The Minor Prophets (“The Twelve”) as One Book
In the Hebrew canon of Scripture, the modern thirty-nine books of the Old Testament were categorized as twenty-four books. The twelve books commonly referred to as “The Minor Prophets” were arranged in the Hebrew Bible to function as one book that unfolded in twelve parts (cf. Acts 7:42). The twelve books are small parts of a larger message—God Keeps His Promises!
The Minor Prophets are not arranged chronologically, but instead appear to be organized thematically. The order of The Twelve is preserved in two similar but different ways by the Masoretic Text (MT) and the Septuagint (LXX). Both lists begin with Hosea and end with Malachi. In Hosea, God divorces His people but promises to restore them completely to Himself. In Malachi, God is said to hate divorce and promises the redemption of His people. These two bookends highlight a theme of the Minor Prophets—the uncommon and unending love of the LORD for His people.
Although The Twelve cover a 300-year period, collectively they provide a portrait of the God Who Keeps His Promises. The LORD had promised blessings for covenantal faithfulness and consequences for violations of the covenant. The people, however, were unable to persevere in their love and faithfulness to God. As a result, they had to face serious consequences such as exile, destruction of the temple and the capital city, economic disasters, and oppression by foreign nations. Although the people continued to rebel against God and serve other deities, the LORD promised—throughout the Minor Prophets—to rescue, restore, and redeem an unfaithful people. The Twelve individually and collectively announce that God Keeps His Promises.
The Twelve in the New Testament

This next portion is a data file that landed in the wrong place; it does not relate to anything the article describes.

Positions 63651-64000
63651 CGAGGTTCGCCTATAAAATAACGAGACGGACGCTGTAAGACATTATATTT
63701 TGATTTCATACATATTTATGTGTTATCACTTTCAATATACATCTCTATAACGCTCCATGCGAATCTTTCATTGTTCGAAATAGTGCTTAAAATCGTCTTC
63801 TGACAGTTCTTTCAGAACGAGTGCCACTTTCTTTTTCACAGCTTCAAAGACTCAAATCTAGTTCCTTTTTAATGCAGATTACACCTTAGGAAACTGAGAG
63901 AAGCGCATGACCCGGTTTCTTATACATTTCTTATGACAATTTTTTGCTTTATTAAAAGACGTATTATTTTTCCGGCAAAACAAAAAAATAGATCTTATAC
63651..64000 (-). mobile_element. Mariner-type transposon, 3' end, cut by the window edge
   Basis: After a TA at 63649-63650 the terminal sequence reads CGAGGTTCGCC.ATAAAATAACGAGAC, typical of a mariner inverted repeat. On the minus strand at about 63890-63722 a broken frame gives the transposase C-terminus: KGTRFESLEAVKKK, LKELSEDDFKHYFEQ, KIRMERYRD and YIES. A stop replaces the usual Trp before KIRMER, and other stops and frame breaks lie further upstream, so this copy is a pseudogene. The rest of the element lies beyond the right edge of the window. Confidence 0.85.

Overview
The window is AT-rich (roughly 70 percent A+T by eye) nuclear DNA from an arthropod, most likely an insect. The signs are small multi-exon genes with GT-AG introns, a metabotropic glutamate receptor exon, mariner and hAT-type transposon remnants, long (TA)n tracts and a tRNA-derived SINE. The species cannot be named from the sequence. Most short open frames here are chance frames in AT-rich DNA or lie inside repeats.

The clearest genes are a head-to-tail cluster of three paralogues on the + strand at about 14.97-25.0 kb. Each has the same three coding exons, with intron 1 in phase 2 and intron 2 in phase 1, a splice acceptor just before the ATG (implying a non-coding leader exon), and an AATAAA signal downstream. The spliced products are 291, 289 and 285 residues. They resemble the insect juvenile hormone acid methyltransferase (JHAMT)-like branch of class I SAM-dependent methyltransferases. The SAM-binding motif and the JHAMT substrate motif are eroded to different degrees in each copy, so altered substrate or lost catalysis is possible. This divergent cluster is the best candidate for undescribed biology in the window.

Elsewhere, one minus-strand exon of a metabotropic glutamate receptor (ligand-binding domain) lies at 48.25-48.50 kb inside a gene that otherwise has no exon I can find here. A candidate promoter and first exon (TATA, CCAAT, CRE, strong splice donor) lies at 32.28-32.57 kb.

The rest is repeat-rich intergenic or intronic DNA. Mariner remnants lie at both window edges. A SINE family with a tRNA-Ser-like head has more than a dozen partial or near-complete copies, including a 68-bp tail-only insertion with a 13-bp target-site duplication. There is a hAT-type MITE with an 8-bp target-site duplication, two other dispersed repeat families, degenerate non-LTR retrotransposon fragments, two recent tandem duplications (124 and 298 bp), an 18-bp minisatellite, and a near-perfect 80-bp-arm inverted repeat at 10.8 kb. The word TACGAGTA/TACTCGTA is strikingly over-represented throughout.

Only three of The Twelve are not directly quoted in the New Testament: Obadiah, Jonah, and Zephaniah. However, Jonah is mentioned by Jesus in Matthew (12:40) as an analogy to His death and resurrection. Since The Twelve were treated as one book, it is not surprising that some of them are not directly referenced by the authors of the New Testament. Furthermore, many of the prophets covered similar themes. For example, a reference to judgment (divine consequences) as a result of disobedience or rebellion is referenced throughout The Twelve and could have easily come from several different prophets. Likewise, the three prophets not quoted are relatively short. Although shorter books are not always overlooked by other authors, the limited material covered by the aforementioned prophets may be one reason for their writings not being quoted by New Testament authors.
Throughout this study, the reader will be challenged to consider how and why the New Testament authors quoted or referenced The Twelve. Understanding the way in which the Apostles and authors of the Net Testament interpreted and applied the Old Testament is valuable for Christians for several reasons. First, their method reminds us to approach biblical interpretation through the life, death, resurrection, and intercession of Jesus Christ, as well as the consummation of all things in Christ. Second, the Apostles’ did not view Scripture as two distinct parts, but instead as one story. Thus, we are to read the New Testament as the continuation of the promises made and reaffirmed through the prophets, priests, and kings of the Old Testament. Third, the New Testament author’s interpretive method challenges Christians to evaluate how they understand the Bible. It is tempting to think that one’s own method of understanding scripture is the standard that all interpreters should apply. However, examining the New Testament use of the Old Testament challenges the reader to reflect on what may be right or wrong with his or her approach to biblical interpretation.
Nine of the following studies will include a section that highlights references to the Minor Prophets in the New Testament. The reader should provide the significance of the Old Testament reference in the New Testament context.
An example of how to use this aspect of this study:
Hosea 11:1 – Matthew 2:15
Significance: In announcing the promise of future redemption, Hosea employed an image from the past—the Exodus from Egypt—to ensure that his audience understood the power and scope of the promise. Matthew understood Jesus as the fulfillment of this promise.
Throughout this study the phrases “Minor Prophets” and “The Twelve” are used interchangeably.